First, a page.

In People v. Irwin, 77 Cal. 494 [20 P. 56], the judgment of reversal was based on several grounds, the opening sentence of the opinion reading: "The record herein bristles all over with errors."Summary of this case from People v. Lorraine
Appeal from a judgment of the Superior Court of San Benito County, and from an order denying a new trial.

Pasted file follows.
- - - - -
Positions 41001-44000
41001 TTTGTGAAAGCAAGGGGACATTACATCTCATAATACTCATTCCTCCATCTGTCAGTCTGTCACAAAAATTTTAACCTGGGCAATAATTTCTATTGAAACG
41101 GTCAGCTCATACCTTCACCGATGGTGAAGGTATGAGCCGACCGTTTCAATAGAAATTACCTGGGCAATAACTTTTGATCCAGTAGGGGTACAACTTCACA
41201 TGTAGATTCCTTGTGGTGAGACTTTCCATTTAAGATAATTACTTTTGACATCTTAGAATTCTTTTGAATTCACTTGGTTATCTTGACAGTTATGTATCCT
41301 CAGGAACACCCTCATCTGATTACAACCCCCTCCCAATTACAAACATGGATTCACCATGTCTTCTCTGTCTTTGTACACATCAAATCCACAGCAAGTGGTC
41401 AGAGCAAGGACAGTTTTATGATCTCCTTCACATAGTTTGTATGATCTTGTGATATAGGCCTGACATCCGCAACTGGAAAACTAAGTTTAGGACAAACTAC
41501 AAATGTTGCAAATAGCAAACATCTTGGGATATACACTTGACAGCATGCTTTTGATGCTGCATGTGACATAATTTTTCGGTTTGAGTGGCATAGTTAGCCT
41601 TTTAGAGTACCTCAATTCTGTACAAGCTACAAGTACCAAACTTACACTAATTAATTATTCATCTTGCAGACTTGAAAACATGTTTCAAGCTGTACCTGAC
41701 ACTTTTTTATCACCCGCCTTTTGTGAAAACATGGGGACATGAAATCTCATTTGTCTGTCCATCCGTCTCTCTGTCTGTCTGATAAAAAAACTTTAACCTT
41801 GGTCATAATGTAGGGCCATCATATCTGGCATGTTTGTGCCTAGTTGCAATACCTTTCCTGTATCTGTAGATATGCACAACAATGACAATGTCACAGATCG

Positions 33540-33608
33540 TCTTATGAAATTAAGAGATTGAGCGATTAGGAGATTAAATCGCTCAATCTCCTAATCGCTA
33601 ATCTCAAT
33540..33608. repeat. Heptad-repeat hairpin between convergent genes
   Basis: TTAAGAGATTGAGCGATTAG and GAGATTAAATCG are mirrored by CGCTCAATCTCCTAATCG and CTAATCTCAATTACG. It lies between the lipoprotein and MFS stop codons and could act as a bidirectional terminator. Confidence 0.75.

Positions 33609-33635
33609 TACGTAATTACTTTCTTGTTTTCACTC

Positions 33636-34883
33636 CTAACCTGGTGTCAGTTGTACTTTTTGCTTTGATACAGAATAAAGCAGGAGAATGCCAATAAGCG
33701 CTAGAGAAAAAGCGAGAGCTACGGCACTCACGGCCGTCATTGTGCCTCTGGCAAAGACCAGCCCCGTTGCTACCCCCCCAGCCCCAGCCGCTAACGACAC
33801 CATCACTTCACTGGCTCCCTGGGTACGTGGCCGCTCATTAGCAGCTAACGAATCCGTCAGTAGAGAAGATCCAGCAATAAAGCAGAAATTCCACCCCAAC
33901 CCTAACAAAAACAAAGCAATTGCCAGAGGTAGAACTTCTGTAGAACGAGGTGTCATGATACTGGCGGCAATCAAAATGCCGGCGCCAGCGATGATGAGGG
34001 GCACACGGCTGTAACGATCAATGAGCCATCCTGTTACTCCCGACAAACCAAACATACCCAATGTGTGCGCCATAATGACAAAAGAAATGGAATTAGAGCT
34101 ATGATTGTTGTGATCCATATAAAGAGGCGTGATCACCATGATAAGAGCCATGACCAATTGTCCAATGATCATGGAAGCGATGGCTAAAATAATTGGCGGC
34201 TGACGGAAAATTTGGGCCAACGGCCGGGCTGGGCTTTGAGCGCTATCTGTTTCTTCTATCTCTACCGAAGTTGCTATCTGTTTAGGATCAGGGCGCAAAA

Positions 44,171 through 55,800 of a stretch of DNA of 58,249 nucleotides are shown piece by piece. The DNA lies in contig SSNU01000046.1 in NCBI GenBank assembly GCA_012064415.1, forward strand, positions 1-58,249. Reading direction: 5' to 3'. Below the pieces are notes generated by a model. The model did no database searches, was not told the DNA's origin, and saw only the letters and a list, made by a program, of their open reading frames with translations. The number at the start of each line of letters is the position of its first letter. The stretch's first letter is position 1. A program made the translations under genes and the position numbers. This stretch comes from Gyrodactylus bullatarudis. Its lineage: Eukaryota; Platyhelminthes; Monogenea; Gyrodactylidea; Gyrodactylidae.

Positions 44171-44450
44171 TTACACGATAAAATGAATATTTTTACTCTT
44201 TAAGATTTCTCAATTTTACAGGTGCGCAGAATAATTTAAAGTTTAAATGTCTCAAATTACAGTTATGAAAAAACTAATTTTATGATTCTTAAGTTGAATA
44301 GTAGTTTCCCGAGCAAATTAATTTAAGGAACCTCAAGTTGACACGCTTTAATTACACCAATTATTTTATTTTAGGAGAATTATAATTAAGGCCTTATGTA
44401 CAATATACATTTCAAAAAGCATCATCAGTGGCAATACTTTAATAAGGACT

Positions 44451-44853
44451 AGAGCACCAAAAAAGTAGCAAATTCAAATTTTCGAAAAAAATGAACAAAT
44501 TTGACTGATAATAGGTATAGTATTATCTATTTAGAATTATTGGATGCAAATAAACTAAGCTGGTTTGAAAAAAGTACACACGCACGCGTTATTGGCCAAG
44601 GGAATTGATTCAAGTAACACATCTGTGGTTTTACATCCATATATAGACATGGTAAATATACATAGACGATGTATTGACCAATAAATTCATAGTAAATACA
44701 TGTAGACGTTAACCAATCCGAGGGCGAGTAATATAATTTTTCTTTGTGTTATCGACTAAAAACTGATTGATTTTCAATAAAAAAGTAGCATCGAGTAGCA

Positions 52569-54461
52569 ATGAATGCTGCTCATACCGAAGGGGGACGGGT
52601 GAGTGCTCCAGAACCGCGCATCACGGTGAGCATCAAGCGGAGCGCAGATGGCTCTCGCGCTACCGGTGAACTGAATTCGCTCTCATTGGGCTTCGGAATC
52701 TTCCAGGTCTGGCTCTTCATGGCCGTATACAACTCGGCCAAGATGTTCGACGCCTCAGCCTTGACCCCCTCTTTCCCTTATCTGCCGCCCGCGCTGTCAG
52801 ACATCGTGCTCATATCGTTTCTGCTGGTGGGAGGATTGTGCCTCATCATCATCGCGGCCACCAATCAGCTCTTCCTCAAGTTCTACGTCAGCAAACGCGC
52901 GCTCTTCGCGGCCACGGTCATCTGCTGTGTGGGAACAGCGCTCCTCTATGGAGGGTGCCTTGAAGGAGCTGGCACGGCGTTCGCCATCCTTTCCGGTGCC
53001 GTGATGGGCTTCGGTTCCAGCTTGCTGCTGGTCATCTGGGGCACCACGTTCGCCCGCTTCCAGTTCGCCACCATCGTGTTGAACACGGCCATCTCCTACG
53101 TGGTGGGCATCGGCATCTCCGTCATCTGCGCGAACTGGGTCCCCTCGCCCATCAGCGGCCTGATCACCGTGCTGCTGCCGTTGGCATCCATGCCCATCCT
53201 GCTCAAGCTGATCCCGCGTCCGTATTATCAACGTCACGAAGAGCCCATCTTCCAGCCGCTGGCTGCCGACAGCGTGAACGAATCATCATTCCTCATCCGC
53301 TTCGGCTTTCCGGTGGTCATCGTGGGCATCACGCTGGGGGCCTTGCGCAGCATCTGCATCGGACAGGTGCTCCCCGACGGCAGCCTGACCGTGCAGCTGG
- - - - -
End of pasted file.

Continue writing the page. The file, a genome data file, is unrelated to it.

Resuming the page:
The elisor should not have been appointed without an affidavit filed in this case to justify it under the law. (Stats. 1883, p. 322; Hugg v. Kille , 7 N. J. L. 435.) The court should have allowed the challenges to the jurors who had formed opinions from reports of the sworn testimony in People v. Prewett. Such reports are not referred to in section 1077 of the Penal Code. (State v. Saunders , 14 Or. 300.) The card found on the body of the deceased was not properly identified. The deposition of defendant taken at the coroner's inquest was not admissible. (Pen. Code, sec. 686; Const., art. 1, sec. 13.) Declarations of deceased which were neither dying declarastion nor part of the res gestae were inadmissible. (People v. Carlton , 57 Cal. 84; 40 Am. Rep. 112; People v. Carkhuff , 24 Cal. 642.) Declarations of so-called conspirators were inadmissible, no conspiracy being proven. (1 Greenl. Ev., sec. 3; People v. Moore , 45 Cal. 19.) Only declarations of conspirators in furtherance of the object of the conspiracy during its existence are competent. (Spies v. People , 122 Ill. 1; 3 Am. St. Rep. 321; Samples v. People , 121 Ill. 547; Patton v. State, 6 Ohio St. 470.) Acts or declarations of conspirators after the death are inadmissible. (1 Greenl. Ev., secs. 111, 233; People v. Moore , 45 Cal. 21; People v. English , 52 Cal. 212; People v. Stanley , 47 Cal. 114; 17 Am. Rep. 401; People v. Aleck , 61 Cal. 138.) Under section 1127 of the Penal Code, the defendant is entitled to have all correct and pertinent instructions given.